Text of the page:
Building Public-Private Partnerships

Lindsay Michiels ’10 believes in smart advocacy. “It’s much better than finger-pointing, which never helps anyone,” she says. She works in corporate engagement at the International Organization for Migration (IOM) in Geneva, joining with the private sector on humanitarian issues for the benefit of all, especially in response to natural disasters.Mg74LinkedIn Photo

“We build partnerships with the private sector, which funds projects we implement,” she says. Corporations gain visibility for their good deeds, and IOM provides essential aid. After the typhoon in the Philippines, IOM worked in five different rural areas, providing tents and management in relief camps and delivering non-food items such as toiletries and basic household goods. Cisco donated telecommunications equipment like routers, and UPS provided free transportation of goods to the Philippines.

Lindsay majored in Spanish and economics and business. “The turning point in college was my semester abroad in Seville,” she says. “I acclimated well. When I got off the plane, my parents barely recognized me as my clothes, look and mannerisms had all changed.” Intent on returning to Europe that summer, she found an internship in Berlin with a think tank, the Institute for Cultural Diplomacy, where she managed a forum on Latin America. “Berlin is such a political place, and I was exposed to people who were studying politics more than I was to business people.”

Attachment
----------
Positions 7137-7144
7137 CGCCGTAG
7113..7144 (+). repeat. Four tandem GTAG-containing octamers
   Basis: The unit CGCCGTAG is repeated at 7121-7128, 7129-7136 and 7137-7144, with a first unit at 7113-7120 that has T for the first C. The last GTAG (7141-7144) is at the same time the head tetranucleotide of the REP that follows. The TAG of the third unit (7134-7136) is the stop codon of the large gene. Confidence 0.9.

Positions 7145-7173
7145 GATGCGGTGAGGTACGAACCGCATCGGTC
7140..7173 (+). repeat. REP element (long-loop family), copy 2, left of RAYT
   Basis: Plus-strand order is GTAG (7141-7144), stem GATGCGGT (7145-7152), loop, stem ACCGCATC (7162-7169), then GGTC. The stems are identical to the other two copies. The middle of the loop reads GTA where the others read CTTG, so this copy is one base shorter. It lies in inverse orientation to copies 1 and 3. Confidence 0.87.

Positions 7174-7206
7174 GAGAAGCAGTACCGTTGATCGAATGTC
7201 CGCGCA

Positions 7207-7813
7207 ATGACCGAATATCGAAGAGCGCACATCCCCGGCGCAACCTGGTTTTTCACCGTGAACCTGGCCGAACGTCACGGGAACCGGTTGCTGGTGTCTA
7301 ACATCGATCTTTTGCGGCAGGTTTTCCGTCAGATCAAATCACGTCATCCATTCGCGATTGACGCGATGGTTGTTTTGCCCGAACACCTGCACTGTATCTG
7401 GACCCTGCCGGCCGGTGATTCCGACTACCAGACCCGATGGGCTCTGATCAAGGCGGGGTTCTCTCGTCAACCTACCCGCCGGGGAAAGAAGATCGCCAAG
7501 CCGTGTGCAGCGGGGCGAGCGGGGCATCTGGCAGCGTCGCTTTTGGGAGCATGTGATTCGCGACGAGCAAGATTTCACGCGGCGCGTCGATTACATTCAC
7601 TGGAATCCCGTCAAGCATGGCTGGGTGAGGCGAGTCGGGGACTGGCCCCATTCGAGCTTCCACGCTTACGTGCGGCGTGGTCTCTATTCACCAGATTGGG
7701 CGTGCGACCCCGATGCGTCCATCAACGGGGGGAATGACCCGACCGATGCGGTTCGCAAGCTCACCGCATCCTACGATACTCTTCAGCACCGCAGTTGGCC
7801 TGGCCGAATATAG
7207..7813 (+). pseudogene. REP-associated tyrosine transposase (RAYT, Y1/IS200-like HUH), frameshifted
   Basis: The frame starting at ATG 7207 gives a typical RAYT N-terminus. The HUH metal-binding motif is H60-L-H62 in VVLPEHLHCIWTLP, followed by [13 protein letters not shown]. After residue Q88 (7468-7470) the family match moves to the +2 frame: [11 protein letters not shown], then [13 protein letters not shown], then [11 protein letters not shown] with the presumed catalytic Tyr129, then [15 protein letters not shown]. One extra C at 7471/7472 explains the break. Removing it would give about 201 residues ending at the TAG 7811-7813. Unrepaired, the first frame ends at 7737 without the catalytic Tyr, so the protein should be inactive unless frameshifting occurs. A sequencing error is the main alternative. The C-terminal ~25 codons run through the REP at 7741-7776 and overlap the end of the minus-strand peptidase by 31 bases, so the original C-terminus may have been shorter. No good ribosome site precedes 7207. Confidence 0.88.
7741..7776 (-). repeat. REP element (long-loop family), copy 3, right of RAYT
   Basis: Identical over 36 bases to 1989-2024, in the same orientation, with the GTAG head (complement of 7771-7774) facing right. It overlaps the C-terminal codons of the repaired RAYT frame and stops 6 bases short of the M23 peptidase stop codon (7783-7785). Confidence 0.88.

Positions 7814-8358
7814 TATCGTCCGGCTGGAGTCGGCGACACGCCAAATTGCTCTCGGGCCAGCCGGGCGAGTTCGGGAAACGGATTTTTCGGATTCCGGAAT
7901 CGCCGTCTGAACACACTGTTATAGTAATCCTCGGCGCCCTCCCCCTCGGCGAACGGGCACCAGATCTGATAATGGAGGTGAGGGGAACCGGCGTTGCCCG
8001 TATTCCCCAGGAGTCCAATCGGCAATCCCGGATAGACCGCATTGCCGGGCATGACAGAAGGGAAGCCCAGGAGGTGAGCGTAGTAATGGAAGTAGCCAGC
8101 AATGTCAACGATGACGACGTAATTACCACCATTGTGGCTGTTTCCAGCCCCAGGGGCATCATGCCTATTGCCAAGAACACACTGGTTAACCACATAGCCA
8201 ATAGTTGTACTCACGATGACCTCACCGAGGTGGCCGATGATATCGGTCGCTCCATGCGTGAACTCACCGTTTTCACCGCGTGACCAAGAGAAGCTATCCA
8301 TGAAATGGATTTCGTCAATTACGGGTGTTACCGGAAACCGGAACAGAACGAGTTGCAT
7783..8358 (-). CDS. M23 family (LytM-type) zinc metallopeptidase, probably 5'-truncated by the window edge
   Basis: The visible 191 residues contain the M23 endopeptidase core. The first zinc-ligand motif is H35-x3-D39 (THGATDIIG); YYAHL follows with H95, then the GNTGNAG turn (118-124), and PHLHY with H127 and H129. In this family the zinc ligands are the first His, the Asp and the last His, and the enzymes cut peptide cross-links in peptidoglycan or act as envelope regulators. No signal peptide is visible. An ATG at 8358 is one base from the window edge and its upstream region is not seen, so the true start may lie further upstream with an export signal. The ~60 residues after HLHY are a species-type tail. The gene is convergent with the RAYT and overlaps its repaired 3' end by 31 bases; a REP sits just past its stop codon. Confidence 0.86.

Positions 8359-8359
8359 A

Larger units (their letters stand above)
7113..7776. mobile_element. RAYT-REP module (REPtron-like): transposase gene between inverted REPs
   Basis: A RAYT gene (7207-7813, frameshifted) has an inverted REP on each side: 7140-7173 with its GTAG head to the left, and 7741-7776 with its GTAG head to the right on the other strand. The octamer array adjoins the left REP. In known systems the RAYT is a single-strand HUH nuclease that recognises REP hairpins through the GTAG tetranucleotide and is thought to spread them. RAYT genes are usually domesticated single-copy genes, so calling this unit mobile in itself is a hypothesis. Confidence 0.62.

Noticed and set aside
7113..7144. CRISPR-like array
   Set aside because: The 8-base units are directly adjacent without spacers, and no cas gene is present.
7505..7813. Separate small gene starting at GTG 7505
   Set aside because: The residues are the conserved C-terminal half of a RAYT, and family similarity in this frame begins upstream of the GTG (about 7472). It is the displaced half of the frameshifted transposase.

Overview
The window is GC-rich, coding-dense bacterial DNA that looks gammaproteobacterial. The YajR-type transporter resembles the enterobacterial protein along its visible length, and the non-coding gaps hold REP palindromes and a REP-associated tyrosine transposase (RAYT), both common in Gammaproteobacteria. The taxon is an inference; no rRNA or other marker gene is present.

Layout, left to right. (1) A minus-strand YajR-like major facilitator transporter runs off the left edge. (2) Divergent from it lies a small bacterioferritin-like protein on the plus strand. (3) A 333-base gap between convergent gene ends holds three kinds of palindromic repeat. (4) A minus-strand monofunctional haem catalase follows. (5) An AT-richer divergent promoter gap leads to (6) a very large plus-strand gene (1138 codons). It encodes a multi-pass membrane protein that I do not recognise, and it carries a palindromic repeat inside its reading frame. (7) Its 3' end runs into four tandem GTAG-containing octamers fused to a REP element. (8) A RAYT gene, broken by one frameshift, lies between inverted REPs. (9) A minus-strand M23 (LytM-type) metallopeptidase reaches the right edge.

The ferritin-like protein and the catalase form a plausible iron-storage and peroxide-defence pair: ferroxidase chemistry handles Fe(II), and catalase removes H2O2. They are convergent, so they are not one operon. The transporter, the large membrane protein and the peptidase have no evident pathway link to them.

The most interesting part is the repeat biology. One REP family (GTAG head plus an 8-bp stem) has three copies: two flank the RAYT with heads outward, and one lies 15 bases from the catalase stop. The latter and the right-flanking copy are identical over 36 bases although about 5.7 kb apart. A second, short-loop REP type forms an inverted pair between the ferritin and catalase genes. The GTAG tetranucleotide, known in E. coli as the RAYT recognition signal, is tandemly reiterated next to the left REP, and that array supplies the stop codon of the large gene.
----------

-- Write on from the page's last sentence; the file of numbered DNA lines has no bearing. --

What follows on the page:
After graduating, Lindsay worked for a year and then received a Rotary Ambassadorial Scholarship to complete a master’s degree in international relations at the Geneva School of Diplomacy. An internship at the United Nations Office for the Coordination of Humanitarian Affairs led to her position at IOM.

“Having a Westmont education was particularly advantageous because it gave me a broad exposure,” she says. “Being able to orchestrate and maneuver across different industries and cultures has been helpful. Networking with international organizations is essential; all the ones doing humanitarian-related work have headquarters in Geneva. Unless you are working in Africa or Asia or responding to emergencies in the field, Geneva is the best place to be. It’s very international. I can see myself staying here.”

When she started working in Switzerland, Lindsay looked up other Westmont alumni in the country and connected with Allison White Zurfluh ’93 (see page 26). “She randomly contacted me and said we need a native English speaker and writer to contribute to the magazine, what do you think? I said, ‘Of course.’ I have a passion for sustainability, so I’ve written about environmental, governmental and social issues in different industries. I find it interesting because I can engage in issues I normally don’t address.”

Lindsay broadens her experiences in other ways, such as volunteering for a UK-based, Rotary-affiliated NGO that provides shelter to people in disasters. “The UN is such a competitive place,” she says. “I’m always networking, always reaching beyond where everyone else is.”

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